Delayed Treatment of Broken Bone Leads to Permanent Disability

    Orthopedics Expert WitnessThis case involves a male patient who broke his arm during a game of basketball in Colorado. He presented to the ER where an x-ray of the affected area was obtained. The x-ray revealed a mildly impacted fracture of the patient’s wrist. The patient was then told to see an orthopedist, but when he presented the next day he was told that the doctor did not accept his insurance. He then presented to a primary care physician at another medical center who made him an appointment with an orthopedic specialist for a few weeks later and placed him in a soft cast. Some time later, the patient’s cast was coming off so he presented to the ER at a different facility and was given instructions to see an orthopedist specialist within two days, however he had to go back to his PCP to receive authorization and referral. He saw the orthopedist who examined him and said that it was too late to fully reverse the damage. The patient underwent a wrist osteotomy and was left with a permanent disability of his hand.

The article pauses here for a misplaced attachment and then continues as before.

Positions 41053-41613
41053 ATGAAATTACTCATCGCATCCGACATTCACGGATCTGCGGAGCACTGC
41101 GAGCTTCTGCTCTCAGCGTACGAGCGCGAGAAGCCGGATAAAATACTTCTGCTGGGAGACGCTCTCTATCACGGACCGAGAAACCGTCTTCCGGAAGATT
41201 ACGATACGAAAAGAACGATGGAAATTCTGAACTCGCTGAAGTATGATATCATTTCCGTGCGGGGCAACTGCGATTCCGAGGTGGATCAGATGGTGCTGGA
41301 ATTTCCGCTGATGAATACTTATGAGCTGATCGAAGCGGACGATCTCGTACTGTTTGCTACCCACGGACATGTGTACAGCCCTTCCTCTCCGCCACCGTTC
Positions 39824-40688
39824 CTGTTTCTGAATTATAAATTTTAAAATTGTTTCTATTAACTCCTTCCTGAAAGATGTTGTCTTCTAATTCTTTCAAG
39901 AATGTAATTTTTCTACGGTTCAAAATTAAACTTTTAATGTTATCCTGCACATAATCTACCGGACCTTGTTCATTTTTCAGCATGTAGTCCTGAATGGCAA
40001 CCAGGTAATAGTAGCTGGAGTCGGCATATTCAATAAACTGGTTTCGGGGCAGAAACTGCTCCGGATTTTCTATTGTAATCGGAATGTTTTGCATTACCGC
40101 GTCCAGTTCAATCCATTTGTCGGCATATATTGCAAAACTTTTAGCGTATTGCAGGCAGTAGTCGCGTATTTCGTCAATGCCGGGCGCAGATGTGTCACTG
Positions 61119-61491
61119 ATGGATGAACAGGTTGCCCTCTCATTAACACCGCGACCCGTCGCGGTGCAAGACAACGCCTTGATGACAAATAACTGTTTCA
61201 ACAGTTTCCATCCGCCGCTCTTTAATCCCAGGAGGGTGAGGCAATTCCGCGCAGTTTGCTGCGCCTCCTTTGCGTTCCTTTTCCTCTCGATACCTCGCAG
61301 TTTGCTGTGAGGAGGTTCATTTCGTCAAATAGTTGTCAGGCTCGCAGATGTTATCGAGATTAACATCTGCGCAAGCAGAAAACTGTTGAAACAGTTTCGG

Question(s) For Expert Witness

    • 1. Do you routinely treat patients similar to the one described in the case?
    • 2. Have you ever had a patient develop the outcome described in the case?
    • 3. Do you believe this patient may have had a better outcome if the care rendered had been different?

    Expert Witness Response E-006760

    This wrist fracture, most likely a distal radius fracture, is a very common fracture that I routinely treat and have published extensively on. Outcomes from such fractures of the wrist are directly related to a variety of factors, most importantly fracture alignment. If a fracture is poorly aligned, optimal alignment is best achieved with either closed or open techniques within the first 2-3 weeks of the fracture. Otherwise the fracture will heal malunited potentially requiring a corrective osteotomy, as in this case. Primary fracture repair typically yields better and quicker recoveries than a corrective osteotomy. I have extensive experience in treating these fractures including those repaired primarily and others requiring corrective osteotomies.

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